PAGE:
How to Drink Like a Local

A small-batch shopping list for Southerners

photo: Margaret Houston

As cocktails have become more complex and regionally focused, a range of craft spirits, liqueurs, and mixers have arisen that speak to evolving palates and to the places that inspired them. These six concoctions offer a distinctive taste of the South.

Waco, Texas–made Balcones Brimstone, a whiskey distilled from heirloom blue corn and smoked over Texas scrub oak, tastes like an evening around a desert campfire.

In Lenoir, North Carolina, the three friends behind Carriage House Apple Brandy pay tribute to the almost two thousand brandy distilleries that once dotted the South with an old-fashioned spirit made from local apples.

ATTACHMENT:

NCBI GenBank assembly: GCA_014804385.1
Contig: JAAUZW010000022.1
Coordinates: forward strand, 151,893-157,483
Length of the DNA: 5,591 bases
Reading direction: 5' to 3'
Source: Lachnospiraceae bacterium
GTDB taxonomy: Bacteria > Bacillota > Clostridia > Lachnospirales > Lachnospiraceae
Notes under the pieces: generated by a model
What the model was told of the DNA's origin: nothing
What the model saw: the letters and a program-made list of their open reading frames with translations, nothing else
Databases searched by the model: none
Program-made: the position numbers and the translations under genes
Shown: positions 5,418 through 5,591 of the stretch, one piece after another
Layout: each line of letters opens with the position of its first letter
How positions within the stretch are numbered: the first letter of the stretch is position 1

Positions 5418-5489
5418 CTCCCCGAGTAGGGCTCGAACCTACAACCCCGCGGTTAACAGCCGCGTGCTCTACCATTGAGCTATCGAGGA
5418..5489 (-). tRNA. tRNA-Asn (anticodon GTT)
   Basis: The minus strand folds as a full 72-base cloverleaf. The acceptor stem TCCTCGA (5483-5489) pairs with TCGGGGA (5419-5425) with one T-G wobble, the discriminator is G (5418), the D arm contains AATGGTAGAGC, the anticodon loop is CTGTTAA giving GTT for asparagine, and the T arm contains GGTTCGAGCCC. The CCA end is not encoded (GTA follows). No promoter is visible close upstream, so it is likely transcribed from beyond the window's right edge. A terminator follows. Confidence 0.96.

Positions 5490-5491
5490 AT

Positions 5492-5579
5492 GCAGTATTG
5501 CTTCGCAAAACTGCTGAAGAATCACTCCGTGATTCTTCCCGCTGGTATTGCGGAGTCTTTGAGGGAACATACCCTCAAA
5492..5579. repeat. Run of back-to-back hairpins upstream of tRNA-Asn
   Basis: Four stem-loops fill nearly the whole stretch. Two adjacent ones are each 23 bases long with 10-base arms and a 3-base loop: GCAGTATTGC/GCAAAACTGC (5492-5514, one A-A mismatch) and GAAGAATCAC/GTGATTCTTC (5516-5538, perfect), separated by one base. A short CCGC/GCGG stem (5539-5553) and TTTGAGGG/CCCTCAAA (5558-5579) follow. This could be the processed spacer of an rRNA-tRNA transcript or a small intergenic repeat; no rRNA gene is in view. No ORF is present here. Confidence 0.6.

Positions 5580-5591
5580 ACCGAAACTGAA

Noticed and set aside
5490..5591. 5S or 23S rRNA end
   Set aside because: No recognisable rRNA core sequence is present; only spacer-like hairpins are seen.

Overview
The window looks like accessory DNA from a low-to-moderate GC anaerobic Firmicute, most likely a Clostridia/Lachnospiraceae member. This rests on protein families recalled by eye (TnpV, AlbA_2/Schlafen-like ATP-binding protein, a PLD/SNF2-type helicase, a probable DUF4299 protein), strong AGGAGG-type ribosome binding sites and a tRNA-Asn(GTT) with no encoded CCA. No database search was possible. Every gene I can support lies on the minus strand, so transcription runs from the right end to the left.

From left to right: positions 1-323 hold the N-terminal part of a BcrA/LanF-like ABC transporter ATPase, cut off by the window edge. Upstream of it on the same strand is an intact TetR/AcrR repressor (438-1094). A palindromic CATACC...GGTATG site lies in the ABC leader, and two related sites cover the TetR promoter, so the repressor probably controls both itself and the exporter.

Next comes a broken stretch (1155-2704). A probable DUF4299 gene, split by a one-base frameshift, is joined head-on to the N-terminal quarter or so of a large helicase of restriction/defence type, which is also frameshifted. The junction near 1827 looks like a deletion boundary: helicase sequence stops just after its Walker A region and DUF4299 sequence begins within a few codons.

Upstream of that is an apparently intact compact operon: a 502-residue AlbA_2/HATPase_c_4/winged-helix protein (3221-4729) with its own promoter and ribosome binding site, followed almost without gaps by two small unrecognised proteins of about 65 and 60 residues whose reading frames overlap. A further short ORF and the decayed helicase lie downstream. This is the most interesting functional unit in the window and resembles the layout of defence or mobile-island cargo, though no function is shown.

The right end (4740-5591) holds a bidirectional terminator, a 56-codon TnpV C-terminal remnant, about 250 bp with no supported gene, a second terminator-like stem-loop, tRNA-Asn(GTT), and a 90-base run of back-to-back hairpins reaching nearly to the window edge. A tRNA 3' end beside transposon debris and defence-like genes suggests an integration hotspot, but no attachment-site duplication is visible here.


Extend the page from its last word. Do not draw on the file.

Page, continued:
Across the state in Durham, the Vilgalys brothers nod to a different tradition with their Krupnikas, a spiced honey liqueur native to Eastern Europe but made with honey from the North Carolina piedmont.

In Louisiana, people have been enjoying rich perique tobacco, fermented on oak for a year or more, since before Columbus. New Orleans native Ted Breaux is the first to distill it into the surprisingly smooth (and nicotine-free) spirit Perique Liqueur de Tabac.

The Bitter End founder Bill York is based in New Mexico, but his Chesapeake Bay bitters carry the flavors of Old Bay and taste great in a Bloody Mary.

And in Charleston, South Carolina, Newtonian Beverage Company’s Gram Howle captures the scent of the Holy City in springtime with his floral Confederate Jasmine bitters.